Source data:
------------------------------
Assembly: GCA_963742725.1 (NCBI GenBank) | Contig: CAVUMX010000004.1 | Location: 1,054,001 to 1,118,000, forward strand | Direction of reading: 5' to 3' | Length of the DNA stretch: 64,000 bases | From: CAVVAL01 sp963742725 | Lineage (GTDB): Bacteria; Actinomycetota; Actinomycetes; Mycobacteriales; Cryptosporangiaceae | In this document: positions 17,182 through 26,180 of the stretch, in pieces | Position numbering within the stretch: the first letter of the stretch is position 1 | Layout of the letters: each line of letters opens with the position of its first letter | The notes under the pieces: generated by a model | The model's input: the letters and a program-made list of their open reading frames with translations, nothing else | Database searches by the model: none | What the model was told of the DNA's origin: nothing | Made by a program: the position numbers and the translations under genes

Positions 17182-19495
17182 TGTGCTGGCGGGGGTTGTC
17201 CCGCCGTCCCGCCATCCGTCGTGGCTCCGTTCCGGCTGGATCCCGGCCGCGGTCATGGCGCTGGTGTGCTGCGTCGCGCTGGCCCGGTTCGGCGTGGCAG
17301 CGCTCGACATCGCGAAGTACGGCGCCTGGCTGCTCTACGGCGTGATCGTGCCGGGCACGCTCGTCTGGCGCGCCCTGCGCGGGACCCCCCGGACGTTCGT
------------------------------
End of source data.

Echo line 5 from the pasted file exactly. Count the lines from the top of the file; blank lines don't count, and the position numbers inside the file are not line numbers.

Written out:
17301 CGCTCGACATCGCGAAGTACGGCGCCTGGCTGCTCTACGGCGTGATCGTGCCGGGCACGCTCGTCTGGCGCGCCCTGCGCGGGACCCCCCGGACGTTCGT